Either way, once the test is resolved, we are instructed to Evade, which means moving away 1 sector, but without drawing any Nav Cards. Evading during a Fly Action will usually prevent us making any further movement, but because this particular event occurs at the start of our turn, it doesn’t use up one of our two available Actions. Ideally, then, we’d be looking to try and get even further away from the Reavers with a Fly Action first.
If we recall the map, we know about the distinction between Alliance Space and Border Space. In simple terms, the big blue circle of space (The Halo) in the middle is controlled by the Alliance and everything outside with the yellow outlines is Border Space. Both of these have their own separate Nav Card decks, which are coloured accordingly, and will be drawn from every time we make a Full Burn movement into the related sector.
We’ll start by looking at just some of the cards we may encounter while moving Full Burn through Alliance Space.
1. In the top-left is ‘The Big Black‘ with a ‘Keep Flying!’ instruction. Both decks contain a fair few of these and should one be drawn, we simply continue unhindered.
2. Next up, ‘What’s Going On In The Engine Room?‘. This event is classed as a Breakdown, and gives us 2 options: either attempt the Tech Skill Test or, if we have one, Spend a Part. If we choose to attempt the Skill Test, or don’t have any Parts, a result of 7 or higher is needed in order to continue on our way; failing the test will cause a Full Stop which means no further movement can be taken this turn. If Mal and Zoe were to encounter a Breakdown, their lack of any Tech Skill Points whatsoever means they’d struggle and would have to rely on the 1-in-6 chance of achieving Thrillin’ Heroics from the die roll (a 6, plus a guaranteed 1 from the bonus die roll) in order to pass. Not easy, but not insurmountable odds. Otherwise, if we have that 1 Part, we can choose to eliminate any risk and Spend it in order to carry on moving. Again, a reminder that if we are made to Full Stop, we can still take a second Action if we have one spare (we may recall the Make Work possibility from being stopped in a sector with a planet).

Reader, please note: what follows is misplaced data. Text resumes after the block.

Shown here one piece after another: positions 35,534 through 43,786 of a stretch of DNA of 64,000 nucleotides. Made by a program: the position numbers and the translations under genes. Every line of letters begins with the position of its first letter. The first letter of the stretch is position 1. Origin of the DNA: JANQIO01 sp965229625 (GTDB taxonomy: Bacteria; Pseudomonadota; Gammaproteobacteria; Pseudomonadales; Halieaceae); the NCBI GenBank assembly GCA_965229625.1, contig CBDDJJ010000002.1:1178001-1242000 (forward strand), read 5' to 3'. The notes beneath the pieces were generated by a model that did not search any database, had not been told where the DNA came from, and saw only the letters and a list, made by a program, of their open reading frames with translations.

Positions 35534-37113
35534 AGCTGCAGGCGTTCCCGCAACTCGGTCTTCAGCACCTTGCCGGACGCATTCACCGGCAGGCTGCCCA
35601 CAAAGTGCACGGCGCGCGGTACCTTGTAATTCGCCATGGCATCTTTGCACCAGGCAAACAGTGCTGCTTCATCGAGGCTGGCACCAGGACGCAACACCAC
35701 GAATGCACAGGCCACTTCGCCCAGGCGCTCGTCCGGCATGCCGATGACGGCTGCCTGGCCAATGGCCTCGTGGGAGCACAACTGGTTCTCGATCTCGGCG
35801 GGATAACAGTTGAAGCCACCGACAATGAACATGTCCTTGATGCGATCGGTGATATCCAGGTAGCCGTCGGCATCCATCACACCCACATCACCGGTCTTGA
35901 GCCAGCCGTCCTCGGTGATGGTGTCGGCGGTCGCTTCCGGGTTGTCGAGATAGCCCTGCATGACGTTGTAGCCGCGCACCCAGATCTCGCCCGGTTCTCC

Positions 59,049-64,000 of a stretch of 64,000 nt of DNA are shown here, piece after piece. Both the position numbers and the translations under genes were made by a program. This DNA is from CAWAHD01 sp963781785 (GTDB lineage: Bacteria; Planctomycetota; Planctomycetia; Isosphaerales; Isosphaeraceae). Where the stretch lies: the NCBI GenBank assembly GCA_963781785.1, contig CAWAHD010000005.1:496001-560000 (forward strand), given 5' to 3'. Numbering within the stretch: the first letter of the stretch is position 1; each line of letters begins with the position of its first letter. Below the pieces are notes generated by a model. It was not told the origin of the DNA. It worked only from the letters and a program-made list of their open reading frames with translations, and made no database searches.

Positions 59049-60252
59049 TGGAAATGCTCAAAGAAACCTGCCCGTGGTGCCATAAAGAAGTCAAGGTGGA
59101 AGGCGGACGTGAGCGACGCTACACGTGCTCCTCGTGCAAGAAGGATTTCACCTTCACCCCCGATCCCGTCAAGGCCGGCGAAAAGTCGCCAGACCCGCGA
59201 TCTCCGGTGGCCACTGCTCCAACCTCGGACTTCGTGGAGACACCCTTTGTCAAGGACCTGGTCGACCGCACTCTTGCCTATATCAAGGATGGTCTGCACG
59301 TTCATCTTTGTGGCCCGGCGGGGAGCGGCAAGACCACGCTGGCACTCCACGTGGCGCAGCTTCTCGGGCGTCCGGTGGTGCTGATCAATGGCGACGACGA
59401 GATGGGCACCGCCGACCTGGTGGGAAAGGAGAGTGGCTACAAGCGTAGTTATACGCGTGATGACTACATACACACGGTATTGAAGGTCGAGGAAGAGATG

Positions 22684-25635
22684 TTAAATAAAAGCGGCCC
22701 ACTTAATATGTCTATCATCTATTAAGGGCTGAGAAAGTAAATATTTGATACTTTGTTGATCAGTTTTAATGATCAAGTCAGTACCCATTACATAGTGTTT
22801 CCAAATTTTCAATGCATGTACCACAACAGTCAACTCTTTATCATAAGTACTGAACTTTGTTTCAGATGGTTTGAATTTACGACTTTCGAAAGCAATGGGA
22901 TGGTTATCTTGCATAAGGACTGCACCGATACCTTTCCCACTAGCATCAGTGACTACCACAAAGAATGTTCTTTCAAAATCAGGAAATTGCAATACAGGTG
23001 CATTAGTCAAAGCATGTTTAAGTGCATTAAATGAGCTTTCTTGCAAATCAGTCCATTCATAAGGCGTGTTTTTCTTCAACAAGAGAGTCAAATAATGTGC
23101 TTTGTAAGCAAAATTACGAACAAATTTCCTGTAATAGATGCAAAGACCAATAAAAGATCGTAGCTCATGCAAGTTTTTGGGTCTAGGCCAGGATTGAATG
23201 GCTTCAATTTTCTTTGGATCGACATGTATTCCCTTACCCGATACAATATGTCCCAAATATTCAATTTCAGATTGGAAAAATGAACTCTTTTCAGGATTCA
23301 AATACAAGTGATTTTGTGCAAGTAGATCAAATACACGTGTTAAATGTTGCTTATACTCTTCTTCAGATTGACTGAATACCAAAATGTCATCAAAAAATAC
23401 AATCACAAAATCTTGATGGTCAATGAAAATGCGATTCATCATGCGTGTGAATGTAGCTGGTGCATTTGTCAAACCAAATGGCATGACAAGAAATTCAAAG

3. Below that, we see ‘Abandoned Ship‘, a similar style of card with 2 options. Only, this time, we are presented with the opportunity to partake in a Salvage Op and grab ourselves 2 Contraband (which we’ll later see could be sold for a nice sum of money). It doesn’t require use of an Action, but the Full Stop instruction means we would have to end our movement this turn. Otherwise, we can simply ignore it and continue moving.
4. Lastly, in the bottom-left is the nastiest of cards, ‘Alliance Cruiser‘. This functions almost identically to the Alliance Contact Event, except the Cruiser gets moved to our Firefly’s location, and all the steps are resolved regardless of whether our Ship is an Outlaw or not; if not, only the Full Stop would apply. There is also one extra final step to cover: 7. Reshuffle Deck.